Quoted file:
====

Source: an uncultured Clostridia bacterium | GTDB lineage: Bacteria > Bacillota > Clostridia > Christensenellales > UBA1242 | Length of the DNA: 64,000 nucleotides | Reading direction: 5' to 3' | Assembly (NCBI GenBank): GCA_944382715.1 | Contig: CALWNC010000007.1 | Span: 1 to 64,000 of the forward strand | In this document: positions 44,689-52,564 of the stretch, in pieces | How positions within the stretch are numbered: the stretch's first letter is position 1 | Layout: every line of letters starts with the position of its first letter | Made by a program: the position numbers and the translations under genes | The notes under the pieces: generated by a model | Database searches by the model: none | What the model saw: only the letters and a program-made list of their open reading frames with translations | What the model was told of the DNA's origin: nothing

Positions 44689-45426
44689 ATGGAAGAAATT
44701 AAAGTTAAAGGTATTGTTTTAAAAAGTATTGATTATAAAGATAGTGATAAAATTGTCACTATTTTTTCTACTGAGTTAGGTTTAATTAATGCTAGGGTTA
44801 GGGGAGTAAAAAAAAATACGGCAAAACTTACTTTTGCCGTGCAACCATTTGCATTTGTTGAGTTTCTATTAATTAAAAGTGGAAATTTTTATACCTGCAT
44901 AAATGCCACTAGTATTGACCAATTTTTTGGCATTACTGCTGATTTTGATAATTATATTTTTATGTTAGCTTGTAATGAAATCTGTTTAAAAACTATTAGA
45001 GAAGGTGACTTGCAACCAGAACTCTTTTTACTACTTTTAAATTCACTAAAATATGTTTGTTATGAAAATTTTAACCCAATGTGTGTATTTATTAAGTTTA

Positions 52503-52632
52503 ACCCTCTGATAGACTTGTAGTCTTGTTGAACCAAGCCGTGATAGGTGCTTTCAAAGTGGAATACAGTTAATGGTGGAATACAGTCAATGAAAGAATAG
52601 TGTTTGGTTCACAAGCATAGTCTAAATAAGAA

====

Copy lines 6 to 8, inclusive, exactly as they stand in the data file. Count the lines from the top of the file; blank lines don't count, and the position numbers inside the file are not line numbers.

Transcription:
44901 AAATGCCACTAGTATTGACCAATTTTTTGGCATTACTGCTGATTTTGATAATTATATTTTTATGTTAGCTTGTAATGAAATCTGTTTAAAAACTATTAGA
45001 GAAGGTGACTTGCAACCAGAACTCTTTTTACTACTTTTAAATTCACTAAAATATGTTTGTTATGAAAATTTTAACCCAATGTGTGTATTTATTAAGTTTA

Positions 52503-52632